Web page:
New 'rogue waves' test pinpoints epilepsy seizure brain zones
Analysing 'rogue brainwaves' in people with epilepsy could help doctors better treat patients needing brain surgery.
A new test, developed by a team of scientists and doctors from the Aston Brain Centre and Aston Institute of Photonic Technologies at Aston University in Birmingham has allowed doctors to accurately identify in advance which exact part of the brain, known as an epileptogenic zone, will trigger an epileptic seizure.
Researchers examined brain activity readouts known as magnetoencephalograms (MEG) in three patients with drug-resistant epilepsy awaiting brain surgery.
They applied the "Hurst Exponent," a method originally developed in hydrology and water engineering, which uses complex mathematics to predict apparently random natural events such as 'rogue' ocean waves.
The Aston researchers used the technique to identify abnormal electrical discharges or 'spikes' in the brains of patients with epilepsy, giving a more accurate picture of the area of the brain from which the seizure originated.
By cross-referencing the data with doctors at Birmingham Women's and Children's Hospital NHS Foundation Trust, they accurately identified the regions of the brain which doctors agree are the most important in triggering seizures.
Patients with epilepsy suffer from seizures when their brain activity becomes very abnormal for a short period of time. In between seizures, there are brief episodes of brain activity that typically present as large electrical discharges or 'spikes' in brain readings.
A better understanding of these 'spikes' will enable doctors to see where in the brain a person's epileptic seizure begins, and could help surgeons to pinpoint where best to operate during brain surgery.
In two of the three patients tested, the Hurst Exponent results tallied with the existing knowledge of the spikes shown in the MEG data, providing valuable corroboration. However, in the third patient the new analysis helped to spot warning signs of seizure when traditional testing of 'spikes' failed to detect them.
The research findings have been published in the Journal of Neural Engineering.
The World Health Organisation estimates that around 50-60 million people worldwide are affected by epilepsy. According to the Epilepsy Society more than 500,000 people are affected in the UK.
Most people with epilepsy are treated with medications called anti-epileptic drugs, which help to control seizures. But in around 300 cases annually where drug treatment has failed, surgery is used to remove a specific area of the brain in an effort to stop seizures occurring altogether.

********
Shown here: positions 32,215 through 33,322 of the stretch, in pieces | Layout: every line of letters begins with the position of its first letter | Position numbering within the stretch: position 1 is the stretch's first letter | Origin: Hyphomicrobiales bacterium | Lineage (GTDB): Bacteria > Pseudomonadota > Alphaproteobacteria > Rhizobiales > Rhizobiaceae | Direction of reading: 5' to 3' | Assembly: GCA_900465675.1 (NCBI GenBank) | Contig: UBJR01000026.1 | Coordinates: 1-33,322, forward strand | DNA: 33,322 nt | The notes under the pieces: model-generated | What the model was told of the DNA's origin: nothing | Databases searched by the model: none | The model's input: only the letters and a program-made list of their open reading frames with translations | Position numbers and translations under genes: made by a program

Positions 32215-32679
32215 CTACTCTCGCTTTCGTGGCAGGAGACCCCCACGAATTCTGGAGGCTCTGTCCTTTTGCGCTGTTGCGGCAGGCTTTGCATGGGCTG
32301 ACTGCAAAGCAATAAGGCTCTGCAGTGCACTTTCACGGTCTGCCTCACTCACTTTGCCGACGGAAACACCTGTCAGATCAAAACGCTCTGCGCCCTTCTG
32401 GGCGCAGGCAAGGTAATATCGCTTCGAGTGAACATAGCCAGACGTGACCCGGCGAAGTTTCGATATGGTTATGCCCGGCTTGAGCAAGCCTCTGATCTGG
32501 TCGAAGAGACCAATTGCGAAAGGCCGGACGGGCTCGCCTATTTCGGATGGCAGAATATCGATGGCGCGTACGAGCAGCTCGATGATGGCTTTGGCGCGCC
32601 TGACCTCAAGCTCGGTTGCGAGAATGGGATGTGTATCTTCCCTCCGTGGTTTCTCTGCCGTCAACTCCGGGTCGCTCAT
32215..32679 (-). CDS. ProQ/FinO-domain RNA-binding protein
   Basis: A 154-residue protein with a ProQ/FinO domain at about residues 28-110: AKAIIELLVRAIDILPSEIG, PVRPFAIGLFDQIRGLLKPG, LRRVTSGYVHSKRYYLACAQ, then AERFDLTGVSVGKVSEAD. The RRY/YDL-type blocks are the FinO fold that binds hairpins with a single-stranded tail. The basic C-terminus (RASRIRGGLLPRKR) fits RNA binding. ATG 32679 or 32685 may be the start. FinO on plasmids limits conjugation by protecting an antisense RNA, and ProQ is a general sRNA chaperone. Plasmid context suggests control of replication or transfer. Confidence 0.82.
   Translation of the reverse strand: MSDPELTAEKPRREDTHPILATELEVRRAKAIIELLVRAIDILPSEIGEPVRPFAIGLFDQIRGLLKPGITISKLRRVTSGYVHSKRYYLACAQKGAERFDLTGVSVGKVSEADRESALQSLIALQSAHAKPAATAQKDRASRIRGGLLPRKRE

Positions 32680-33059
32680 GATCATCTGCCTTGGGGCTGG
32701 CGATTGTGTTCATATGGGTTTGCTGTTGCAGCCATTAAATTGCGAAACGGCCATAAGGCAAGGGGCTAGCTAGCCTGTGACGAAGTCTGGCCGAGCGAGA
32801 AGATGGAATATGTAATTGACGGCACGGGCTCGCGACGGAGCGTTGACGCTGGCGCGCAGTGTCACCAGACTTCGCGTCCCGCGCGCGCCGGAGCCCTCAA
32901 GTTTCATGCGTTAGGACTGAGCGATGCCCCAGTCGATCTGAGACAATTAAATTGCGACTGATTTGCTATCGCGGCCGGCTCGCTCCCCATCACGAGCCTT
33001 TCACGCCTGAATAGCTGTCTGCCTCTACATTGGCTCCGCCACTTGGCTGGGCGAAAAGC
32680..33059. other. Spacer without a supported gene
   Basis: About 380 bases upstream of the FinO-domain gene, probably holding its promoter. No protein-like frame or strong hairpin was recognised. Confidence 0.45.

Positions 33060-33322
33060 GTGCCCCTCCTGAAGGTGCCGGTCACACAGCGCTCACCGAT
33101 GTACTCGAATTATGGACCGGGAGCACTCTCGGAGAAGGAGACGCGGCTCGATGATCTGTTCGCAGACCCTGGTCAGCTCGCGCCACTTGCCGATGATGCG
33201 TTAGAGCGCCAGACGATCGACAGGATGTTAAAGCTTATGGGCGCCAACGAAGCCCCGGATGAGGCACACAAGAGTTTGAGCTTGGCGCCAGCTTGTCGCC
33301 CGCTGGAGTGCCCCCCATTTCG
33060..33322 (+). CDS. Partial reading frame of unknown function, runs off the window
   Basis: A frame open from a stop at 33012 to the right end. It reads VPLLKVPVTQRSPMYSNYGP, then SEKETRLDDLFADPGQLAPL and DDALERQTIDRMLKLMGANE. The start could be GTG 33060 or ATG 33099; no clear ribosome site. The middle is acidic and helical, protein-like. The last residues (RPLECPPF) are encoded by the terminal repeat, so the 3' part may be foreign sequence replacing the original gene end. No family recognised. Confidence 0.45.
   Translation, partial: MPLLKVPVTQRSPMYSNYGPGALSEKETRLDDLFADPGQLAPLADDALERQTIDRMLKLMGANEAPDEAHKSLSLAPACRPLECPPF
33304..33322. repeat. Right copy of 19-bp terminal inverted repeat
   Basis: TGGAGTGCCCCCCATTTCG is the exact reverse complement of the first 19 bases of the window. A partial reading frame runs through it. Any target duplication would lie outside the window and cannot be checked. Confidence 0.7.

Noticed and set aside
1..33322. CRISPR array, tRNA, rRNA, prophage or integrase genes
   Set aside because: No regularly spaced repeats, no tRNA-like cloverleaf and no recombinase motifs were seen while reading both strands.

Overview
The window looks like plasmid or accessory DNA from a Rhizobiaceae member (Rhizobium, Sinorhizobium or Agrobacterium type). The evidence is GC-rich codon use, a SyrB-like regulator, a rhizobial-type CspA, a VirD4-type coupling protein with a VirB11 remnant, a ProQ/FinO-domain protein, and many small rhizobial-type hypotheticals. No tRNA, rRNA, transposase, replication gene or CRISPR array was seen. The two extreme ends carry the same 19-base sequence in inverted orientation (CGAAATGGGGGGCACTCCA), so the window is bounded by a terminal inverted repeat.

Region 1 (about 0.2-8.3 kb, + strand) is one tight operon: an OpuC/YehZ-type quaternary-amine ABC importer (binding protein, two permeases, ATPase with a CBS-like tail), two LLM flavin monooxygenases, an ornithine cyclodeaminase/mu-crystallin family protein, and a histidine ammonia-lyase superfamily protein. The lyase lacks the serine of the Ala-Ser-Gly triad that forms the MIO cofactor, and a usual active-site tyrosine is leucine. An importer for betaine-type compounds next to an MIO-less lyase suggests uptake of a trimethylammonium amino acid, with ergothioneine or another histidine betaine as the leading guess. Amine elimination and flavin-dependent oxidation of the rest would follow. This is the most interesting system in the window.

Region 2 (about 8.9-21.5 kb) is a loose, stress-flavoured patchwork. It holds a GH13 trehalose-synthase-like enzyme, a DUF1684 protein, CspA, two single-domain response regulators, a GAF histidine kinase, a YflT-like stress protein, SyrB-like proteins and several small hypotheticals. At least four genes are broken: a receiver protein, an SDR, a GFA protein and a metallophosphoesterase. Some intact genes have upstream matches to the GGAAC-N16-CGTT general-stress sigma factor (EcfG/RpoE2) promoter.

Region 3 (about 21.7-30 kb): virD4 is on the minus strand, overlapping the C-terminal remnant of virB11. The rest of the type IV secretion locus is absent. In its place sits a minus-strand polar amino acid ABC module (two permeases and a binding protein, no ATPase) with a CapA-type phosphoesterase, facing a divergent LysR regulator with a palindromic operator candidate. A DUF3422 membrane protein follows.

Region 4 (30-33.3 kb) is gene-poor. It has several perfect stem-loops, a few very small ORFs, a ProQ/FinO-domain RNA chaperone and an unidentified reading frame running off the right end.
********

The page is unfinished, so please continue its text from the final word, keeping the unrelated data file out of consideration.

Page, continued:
Dr. Caroline Witton, Reader in Psychology at the Aston Brain Centre and lead author of the report, said:".
"The human brain is perhaps the most complex natural system of all, with 80 billion neurons working together to produce all our thoughts and actions. We see rogue waves in the brain when we look at data from patients with epilepsy and we can use these 'spikes' in the data to help the surgical team know where to operate.".
She added that applying the Hurst Exponent test to the more traditional ways of analyzing MEG readings including brain activity spikes could add a "powerful addition to the clinician's toolbox."
Professor Stefano Seri, consultant clinical neurophysiologist at Birmingham Women's and Children's Hospital NHS Foundation Trust, said
"We are constantly working to develop methods that will increase our ability to localize areas responsible for seizures in our patients and at the same time reduce the need for more invasive procedures ahead of surgery.
"Our collaboration with scientists at the Aston Brain Centre has been key to developing this into an important clinical test for patients who fail to respond to medical treatment and are investigated for a possible surgical options."
Anthony Williams, 45, from Stockport is a mechanical technician at the University of Manchester. Founder of the association Epilepsy Surgery Friends, he underwent brain surgery to treat his condition.
He said that any new test which could give reassurance to those awaiting brain surgery was welcome.
"If this new test will, in the future, increase the success rate for those people who need brain surgery to treat their condition then it's great news," he said. "If it helps doctors to better understand where to carry out surgery then that will help to give people waiting for the brain surgery the extra reassurance they are seeking."